Originally I thought I had a crazy case of deja vu but I had made remarks via Twitter in both instances, ha. I suppose it didn’t have much impact on her world view, but a few people approached me on the train with positive words and thoughts on the situation.

  • Sharni

    I like it, I like it a lot
    sharni_montgomery@yahoo.com.au

    When i fell pregnant almost 2 years ago (unplanned) I honestly was most concerned about getting fat, THAT was what I focused on while my body underwent the most amazing transformation and well, singlehandedly built a human being.
    Since the birth of my son, with a new fatter body and new perspective on life, something surprising happened. Instead of spending my Mama-Child bonding time doing ab-crunches like a maniac and running around the block – I enjoyed what my body achieved.
    I am more confident with my body than I have ever been. I am proud of my body. I am proud of how things have taken on new shape and that the extra fat I put on and kept served a purpose. I would walk around fatly in a bikini now and I never would have done that before when the thought of being anything but thin was outrageous. Fat is the new black.

  • This is the greatest accessory OF ALL TIME and I am buying it the second it goes on sale. Seriously, put one on hold for me.

  • Notblueatall

    I reclaimed “fat” while discovering the Fat Acceptance movement almost four years ago. I had grabbed an issue of BUST off the new stand on our way to the airport for our honeymoon. I had never heard of BUST or FA or anything enlightening at all, really. I had read Cosmopolitan since age 9 and thus imagined all women should be whatever it is that was on Cosmo’s cover that month. Ha-ha! So I cracked open BUST on the plane and was awoken to a world like no other: Modern Feminists! I had imagined them long gone. Better yet, there was an article on the Chubsters! This U.K. Fat-gang seemed other worldly and magnificent! The first chance I got I hopped online and started my journey into FA and starting using the word “Fat” regularly, even at work (much to the dismay of my co-workers). I have since become part of fatshionista (LJ com), and FA blogger myself and a big fat & happy small business owner! I never could have opened my own cafe or had the guts to go strapless in public without FA and never without embracing the word “Fat” in my large and loving arms. <3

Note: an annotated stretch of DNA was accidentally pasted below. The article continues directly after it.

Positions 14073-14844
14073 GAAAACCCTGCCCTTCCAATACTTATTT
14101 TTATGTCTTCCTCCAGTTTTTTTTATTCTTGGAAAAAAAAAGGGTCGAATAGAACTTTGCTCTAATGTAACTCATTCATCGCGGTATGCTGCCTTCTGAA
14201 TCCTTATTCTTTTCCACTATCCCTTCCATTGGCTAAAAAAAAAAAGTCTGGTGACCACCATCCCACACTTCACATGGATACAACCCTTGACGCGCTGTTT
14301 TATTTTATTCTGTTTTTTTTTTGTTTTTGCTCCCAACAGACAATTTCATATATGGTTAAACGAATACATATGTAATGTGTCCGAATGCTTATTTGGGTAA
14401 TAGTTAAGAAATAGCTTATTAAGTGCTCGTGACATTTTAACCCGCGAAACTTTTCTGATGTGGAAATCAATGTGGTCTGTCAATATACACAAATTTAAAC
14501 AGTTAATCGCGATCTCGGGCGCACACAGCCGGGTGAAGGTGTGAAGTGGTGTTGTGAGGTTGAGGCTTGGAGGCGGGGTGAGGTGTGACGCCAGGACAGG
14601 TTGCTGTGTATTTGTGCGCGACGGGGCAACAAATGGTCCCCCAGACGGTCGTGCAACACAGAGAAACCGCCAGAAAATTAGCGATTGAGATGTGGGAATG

notblueatall@yahoo.com

  • -t

    'tis rather difficult for one such as I am to 'reclaim the word fat'
    I do, however, rather like that necklace design.
    It would likely be taken the wrong way were I to give one to someone.